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La. colleges, universities need to leverage research funds better to spur more innovation, PAR report says

Louisiana’s higher education institutions need to be more efficient with the research funds they spend in order to spur innovation in the state’s economy and bring more new ideas to the marketplace, the head of the Public Affairs Research Council said today.

Robert Travis Scott, speaking to the Press Club of Baton Rouge, unveiled a new PAR report with a lengthy list of suggestions for the state’s universities to find better ways to maximize their research output to help grow the local economy. The list includes appointing a designated state leader for innovation in Louisiana and revamping the state Board of Regents’ Support Fund—constitutionally dedicated for higher education research—to better ensure they flow to research programs and not programs such as the arts and individual scholarships.

“University R&D should not be researched just for knowledge enhancement alone,” Scott said. “We basically want to make it so that we can have some economic impact through our higher education system.”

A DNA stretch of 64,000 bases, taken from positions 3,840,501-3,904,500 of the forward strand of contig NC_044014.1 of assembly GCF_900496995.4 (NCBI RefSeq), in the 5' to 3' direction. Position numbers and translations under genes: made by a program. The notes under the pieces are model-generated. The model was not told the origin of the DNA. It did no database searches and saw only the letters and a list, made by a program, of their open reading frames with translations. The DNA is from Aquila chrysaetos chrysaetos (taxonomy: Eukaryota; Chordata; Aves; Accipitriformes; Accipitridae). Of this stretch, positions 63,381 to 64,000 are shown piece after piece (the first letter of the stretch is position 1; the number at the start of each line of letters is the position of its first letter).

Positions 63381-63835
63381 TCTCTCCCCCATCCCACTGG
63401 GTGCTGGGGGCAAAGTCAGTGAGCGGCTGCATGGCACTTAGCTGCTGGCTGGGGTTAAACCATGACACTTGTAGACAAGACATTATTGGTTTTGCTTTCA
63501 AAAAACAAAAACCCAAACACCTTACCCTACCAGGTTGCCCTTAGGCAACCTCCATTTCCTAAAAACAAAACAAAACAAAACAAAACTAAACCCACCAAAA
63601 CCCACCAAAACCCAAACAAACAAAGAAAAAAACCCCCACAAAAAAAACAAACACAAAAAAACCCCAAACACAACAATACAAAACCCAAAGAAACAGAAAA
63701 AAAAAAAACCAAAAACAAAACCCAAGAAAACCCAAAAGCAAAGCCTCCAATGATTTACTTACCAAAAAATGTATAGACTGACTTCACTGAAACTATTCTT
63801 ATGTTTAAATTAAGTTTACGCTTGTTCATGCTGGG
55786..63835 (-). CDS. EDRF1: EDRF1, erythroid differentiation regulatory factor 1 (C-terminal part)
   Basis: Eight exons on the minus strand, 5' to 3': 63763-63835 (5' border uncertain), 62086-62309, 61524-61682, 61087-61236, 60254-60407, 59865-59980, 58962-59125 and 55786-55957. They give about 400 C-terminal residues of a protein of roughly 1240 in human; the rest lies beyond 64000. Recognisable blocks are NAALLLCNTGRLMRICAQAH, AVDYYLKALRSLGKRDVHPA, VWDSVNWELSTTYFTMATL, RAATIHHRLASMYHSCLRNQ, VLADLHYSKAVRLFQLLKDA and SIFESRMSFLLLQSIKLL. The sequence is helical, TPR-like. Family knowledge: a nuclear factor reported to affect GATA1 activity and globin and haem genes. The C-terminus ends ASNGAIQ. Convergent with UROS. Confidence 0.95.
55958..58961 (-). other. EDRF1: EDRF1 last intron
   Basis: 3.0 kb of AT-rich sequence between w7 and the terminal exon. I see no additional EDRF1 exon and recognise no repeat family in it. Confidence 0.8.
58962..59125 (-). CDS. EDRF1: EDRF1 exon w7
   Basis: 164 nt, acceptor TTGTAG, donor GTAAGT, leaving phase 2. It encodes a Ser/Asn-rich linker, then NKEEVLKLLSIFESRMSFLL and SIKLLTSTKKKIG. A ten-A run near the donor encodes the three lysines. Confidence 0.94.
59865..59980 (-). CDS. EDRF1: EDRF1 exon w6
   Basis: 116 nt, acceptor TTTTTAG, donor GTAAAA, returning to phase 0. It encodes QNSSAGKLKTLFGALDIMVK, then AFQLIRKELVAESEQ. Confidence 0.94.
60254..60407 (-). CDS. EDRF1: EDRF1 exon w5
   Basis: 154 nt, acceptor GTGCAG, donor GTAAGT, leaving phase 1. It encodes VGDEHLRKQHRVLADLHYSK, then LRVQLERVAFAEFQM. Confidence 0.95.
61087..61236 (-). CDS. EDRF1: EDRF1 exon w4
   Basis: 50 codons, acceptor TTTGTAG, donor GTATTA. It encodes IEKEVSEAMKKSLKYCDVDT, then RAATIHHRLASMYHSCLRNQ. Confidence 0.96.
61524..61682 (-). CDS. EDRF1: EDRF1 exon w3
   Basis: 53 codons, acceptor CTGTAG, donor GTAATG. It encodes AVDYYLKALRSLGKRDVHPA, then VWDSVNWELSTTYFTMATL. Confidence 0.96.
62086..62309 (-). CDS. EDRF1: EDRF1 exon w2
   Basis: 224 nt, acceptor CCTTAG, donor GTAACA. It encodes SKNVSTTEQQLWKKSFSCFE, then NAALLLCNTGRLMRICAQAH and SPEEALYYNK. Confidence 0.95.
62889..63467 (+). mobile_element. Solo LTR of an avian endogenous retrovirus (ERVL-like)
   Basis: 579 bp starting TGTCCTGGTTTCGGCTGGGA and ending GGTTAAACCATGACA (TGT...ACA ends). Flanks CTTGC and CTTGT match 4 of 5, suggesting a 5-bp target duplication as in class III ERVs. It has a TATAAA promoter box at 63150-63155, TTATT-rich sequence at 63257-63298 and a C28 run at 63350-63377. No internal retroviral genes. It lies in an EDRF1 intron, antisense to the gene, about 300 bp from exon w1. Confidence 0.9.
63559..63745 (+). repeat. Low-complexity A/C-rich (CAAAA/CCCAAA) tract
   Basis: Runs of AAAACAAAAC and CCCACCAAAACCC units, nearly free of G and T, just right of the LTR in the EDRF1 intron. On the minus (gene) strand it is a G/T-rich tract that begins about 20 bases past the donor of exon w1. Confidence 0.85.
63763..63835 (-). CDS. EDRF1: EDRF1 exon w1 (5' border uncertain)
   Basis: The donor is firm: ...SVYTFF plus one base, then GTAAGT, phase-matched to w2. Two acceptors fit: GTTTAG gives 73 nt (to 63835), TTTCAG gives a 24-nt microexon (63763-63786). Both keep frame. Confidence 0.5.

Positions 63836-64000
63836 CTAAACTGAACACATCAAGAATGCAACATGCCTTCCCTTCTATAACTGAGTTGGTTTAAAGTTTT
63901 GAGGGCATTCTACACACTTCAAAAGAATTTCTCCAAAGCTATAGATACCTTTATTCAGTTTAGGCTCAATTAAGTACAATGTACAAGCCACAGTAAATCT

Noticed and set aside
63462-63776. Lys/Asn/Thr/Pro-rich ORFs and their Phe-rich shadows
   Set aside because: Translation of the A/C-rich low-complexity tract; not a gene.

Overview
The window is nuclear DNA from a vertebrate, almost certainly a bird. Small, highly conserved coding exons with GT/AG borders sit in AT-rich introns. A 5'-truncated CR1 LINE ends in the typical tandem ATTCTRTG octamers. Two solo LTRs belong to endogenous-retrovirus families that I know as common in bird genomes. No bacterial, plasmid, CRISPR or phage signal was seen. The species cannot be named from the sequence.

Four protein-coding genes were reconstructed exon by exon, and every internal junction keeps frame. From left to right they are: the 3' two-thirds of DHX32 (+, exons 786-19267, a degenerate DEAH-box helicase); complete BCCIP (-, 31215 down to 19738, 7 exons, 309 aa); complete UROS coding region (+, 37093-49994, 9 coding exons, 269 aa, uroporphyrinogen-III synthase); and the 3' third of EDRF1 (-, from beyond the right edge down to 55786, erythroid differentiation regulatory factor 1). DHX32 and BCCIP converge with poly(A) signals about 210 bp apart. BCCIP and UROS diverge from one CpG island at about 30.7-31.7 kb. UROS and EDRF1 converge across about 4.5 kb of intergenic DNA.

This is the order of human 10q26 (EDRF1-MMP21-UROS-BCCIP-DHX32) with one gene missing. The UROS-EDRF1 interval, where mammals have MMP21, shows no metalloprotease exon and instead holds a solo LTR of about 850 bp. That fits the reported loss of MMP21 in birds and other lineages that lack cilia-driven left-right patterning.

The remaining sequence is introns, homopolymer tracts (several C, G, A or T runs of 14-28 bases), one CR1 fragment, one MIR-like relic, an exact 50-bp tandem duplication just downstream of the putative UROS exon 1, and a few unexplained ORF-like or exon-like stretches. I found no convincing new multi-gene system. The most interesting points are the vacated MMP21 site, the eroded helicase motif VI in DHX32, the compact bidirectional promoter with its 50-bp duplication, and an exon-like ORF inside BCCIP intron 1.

PAR’s report says it’s not about how much money the institutions have—it’s how much they do with the dollars on hand.

Of the state’s higher education institutions, Tulane University ranked first in research and development expenses with $152 million in fiscal year 2012, followed by LSU’s Baton Rouge campus with nearly $150 million. However, Tulane ranked only No. 103 in the nation in R&D spending, and LSU sat at No. 104, according to the PAR report.

On the other hand, Louisiana Tech University was ninth in the state with $26.5 million in R&D spending in 2012. But for new inventions discovered for every $10 million spent, the Ruston institution ranked first in the state and ninth in the country, with a rate of 10.5 inventions per $10 million spent, the PAR report says. Meanwhile, Tulane sat at No. 98 in the nation with 3.6, and LSU is No. 145 at 2.5.

“The outputs from research and development at Louisiana universities has been disappointingly low, even when adjusted for the amount of research dollars that have been invested,” Scott said.

Read the full PAR report.

Robert Stewart

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